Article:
# Magnetic declination calculation based on WMM2015 earth magnetism mo +del. # See https://www.ngdc.noaa.gov/geomag/WMM/DoDWMM.shtml use strict; use warnings; $, = " "; $\ = "\n"; print magnetic_declination(240, -80, 100e3, 2017.5); # WMM sample data print magnetic_declination(-122-4/60, 37+23/60, 32, 2017); # Mountain +View # magnetic_declination($lon, $lat, $hgt, $yr) # $lon: degrees longitude (east is positive) # $lat: degrees latitude (north is positive) # $hgt: elevation from sea level in meters, default=0 # $yr: year, default=2015 # Returns magnetic declination for the given location in degrees. # In array context, also returns magnetic inclination (dip).
GPS tracking with Perl
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by stevieb
on May 16, 2017 at 20:56

    I finally got my little GPS unit for my Raspberry Pi, which cost me $50 CDN. It connects via the Rx and Tx pins of the serial interface. My new GPSD::Parse module (may not have indexed yet) is not Pi specific though. Any serial connected GPS device will work (even USB ones).

    There aren't any non-core modules in use so it's exceptionally lightweight. The only requirement is to have gpsd daemon installed and running. I run it like this: sudo gpsd /dev/ttyS0 -n -F /var/log/gpsd.sock at startup.

    Note that there is a much more extensive distribution Net::GPSD3 that does the same sort of thing, but I had a nightmare trying to install it with a whole long chain of dependencies, and it was a little confusing to use. I wrote this one for simplicity. All tests effectively skip until the next version, when I re-implement a test regime that uses a data file as the input instead of a network socket, which most may not have running. I also have immediate plans for new features, but I just wanted to get it up after 100% test coverage (locally) and 100% POD coverage so that I can see what it looks like on the CPAN.

    I've put together a tiny demo of some basic output below, but the information that can be extracted is quite extensive. The documentation explains all of the various attributes and how to get at them. It even shows how to extract the entire raw JSON data returned from the device, or that raw data after it's been converted into a Perl data structure.

    Tiny example. Of course in the real world, you'd put something like this in a loop, polling every second or whatever. Note that I've obfuscated the coordinates a tiny bit, but they are accurate right to my front door, literally:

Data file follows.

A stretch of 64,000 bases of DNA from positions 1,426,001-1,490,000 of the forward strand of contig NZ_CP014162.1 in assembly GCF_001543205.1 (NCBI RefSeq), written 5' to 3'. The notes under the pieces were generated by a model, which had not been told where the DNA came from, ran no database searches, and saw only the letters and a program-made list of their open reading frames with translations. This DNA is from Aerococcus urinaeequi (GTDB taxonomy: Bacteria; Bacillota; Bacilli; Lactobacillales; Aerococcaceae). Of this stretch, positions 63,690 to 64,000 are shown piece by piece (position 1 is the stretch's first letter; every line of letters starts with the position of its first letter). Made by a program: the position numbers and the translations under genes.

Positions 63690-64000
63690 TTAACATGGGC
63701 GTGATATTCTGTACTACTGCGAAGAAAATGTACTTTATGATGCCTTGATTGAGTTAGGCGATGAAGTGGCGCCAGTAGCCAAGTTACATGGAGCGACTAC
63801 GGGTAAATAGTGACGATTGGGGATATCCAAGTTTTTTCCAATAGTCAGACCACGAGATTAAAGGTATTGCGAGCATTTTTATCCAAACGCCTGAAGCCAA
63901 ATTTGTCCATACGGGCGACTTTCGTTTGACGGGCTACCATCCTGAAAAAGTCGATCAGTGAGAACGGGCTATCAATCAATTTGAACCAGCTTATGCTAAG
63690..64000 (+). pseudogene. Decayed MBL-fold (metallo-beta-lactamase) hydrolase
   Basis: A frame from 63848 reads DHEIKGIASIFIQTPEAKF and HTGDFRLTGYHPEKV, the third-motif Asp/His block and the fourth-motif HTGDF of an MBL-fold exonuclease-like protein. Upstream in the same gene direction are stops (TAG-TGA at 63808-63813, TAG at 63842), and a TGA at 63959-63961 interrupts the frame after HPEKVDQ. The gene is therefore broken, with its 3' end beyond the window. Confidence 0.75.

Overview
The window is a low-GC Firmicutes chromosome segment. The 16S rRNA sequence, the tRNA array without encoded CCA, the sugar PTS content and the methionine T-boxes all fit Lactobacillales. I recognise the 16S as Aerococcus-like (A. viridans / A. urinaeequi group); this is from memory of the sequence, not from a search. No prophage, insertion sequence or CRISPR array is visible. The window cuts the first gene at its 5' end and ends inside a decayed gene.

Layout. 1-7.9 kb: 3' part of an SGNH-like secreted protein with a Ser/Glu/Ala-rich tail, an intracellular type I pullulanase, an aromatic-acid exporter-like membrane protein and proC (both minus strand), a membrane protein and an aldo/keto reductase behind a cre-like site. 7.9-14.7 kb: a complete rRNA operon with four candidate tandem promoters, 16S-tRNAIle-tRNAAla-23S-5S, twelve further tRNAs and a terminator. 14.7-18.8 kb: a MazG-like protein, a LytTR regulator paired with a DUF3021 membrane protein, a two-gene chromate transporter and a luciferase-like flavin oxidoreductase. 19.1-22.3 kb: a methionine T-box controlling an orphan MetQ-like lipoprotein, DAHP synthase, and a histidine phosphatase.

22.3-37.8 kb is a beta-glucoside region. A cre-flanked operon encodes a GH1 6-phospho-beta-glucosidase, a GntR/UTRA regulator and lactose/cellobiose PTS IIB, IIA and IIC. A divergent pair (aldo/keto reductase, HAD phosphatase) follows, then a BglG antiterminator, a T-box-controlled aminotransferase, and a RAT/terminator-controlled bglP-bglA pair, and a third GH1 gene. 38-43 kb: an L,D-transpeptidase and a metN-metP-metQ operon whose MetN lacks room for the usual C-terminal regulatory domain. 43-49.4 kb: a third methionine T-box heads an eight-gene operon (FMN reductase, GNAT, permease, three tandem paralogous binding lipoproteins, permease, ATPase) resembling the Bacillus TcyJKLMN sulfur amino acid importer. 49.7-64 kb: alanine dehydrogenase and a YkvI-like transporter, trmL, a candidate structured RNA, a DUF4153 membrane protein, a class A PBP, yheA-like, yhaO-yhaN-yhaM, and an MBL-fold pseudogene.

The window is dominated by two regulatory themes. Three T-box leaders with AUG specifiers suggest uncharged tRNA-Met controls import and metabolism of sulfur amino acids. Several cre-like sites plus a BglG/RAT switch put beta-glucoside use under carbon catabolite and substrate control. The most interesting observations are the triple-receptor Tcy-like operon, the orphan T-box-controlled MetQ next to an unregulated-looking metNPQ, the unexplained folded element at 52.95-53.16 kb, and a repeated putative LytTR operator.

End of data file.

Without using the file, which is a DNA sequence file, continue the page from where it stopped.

use warnings; use strict; use GPSD::Parse; my $gps = GPSD::Parse->new; $gps->poll; print "poll time: " . $gps->time . "\nlattitude: " . $gps->tpv('lat') . "\nlongitude: " . $gps->tpv('lon') . "\ndirection: " . $gps->tpv('track') . "\naltitude: " . $gps->tpv('alt') . "\n";

    I've also got this working in C on my Arduino Trinket Pro, which I'm going to use to make a hiking GPS so I can track my movements in the field.

    Here's the output. The altitude defaults to metres.

    poll time: 2017-05-17T00:48:16.000Z lattitude: 51.00000000 longitude: -114.000000000 direction: 324.87 altitude: 1084.9

    Here's a list of items you can fetch in regards to the TPV (Time Position Velocity):

    time => '2017-05-16T22:29:29.000Z' # date/time in UTC lon => '-114.000000000' # longitude lat => '51.000000' # latitude alt => '1084.9' # altitude (metres) climb => '0' # rate of ascent/decent (metres/sec) speed => '0' # rate of movement (metres/sec) track => '279.85' # heading (degrees from true north) device => '/dev/ttyS0' # GPS serial interface mode => 3 # NMEA mode epx => '3.636' # longitude error estimate (metres) epy => '4.676' # latitude error estimate (metres) epc => '8.16' # ascent/decent error estimate (meters) ept => '0.005' # timestamp error (sec) epv => '4.082' # altitude error estimate (meters) eps => '9.35' # speed error estimate (metres/sec) class => 'TPV' # data type (fixed as TPV) tag => 'ZDA' # identifier

    ...and information you can gather about the satellites you can see (using the satellites() method). Currently, after having the unit on for about 24 hours, I'm 'using' nine in total to pinpoint me:

    PRN => 16 # PRN ID of the satellite # 1-63 are GNSS satellites # 64-96 are GLONASS satellites # 100-164 are SBAS satellites ss => 20 # signal strength (dB) az => 161 # azimuth (degrees from true north) used => 1 # currently being used in calculations el => 88 # elevation in degrees
fun with induce
1 direct reply — Read more / Contribute
by daxim
on May 10, 2017 at 02:34
    use Kavorka qw(fun); use Scalar::Induce qw(induce void); fun repeat($val!, $times!) { induce { $_-- ? $val : void undef $_ } $times; } repeat('foo', 5); # ('foo', 'foo', 'foo', 'foo', 'foo') repeat({bar => 42}, 3); # 0 HASH(0x138be78) # bar => 42 # 1 HASH(0x138be78) # -> REUSED_ADDRESS # 2 HASH(0x138be78) # -> REUSED_ADDRESS fun range(:$from = 1, :$to!, :$step = 1) { induce { my $curr = $_; undef $_ if ($_ += $step) > $to; return $curr; } $from; } range(step => 1.1, from => 4, to => 17); # (4, 5.1, 6.2, 7.3, 8.4, 9.5, 10.6, 11.7, 12.8, 13.9, 15, 16.1) range(to => 7); # (1, 2, 3, 4, 5, 6, 7) fun partition($n!, @l!) { induce { my @part = splice @$_, 0, $n; undef $_ unless @$_; return \@part; } \@l } partition(3, qw(Aragorn Boromir Frodo Gandalf Gimli Legolas Merry Pipp +in Sam)); # ( # ['Aragorn', 'Boromir', 'Frodo'], # ['Gandalf', 'Gimli', 'Legolas'], # ['Merry', 'Pippin', 'Sam'] # ) fun factor($n!) { induce { for my $i (2..$_/2) { unless ($_ % $i) { $_ /= $i; return $i; } } my $curr = $_; undef $_; return $curr; } $n } factor(138600); # (2, 2, 2, 3, 3, 5, 7, 11)
Entity Tree for 2D isometric games
2 direct replies — Read more / Contribute
by holyghost
on May 09, 2017 at 02:42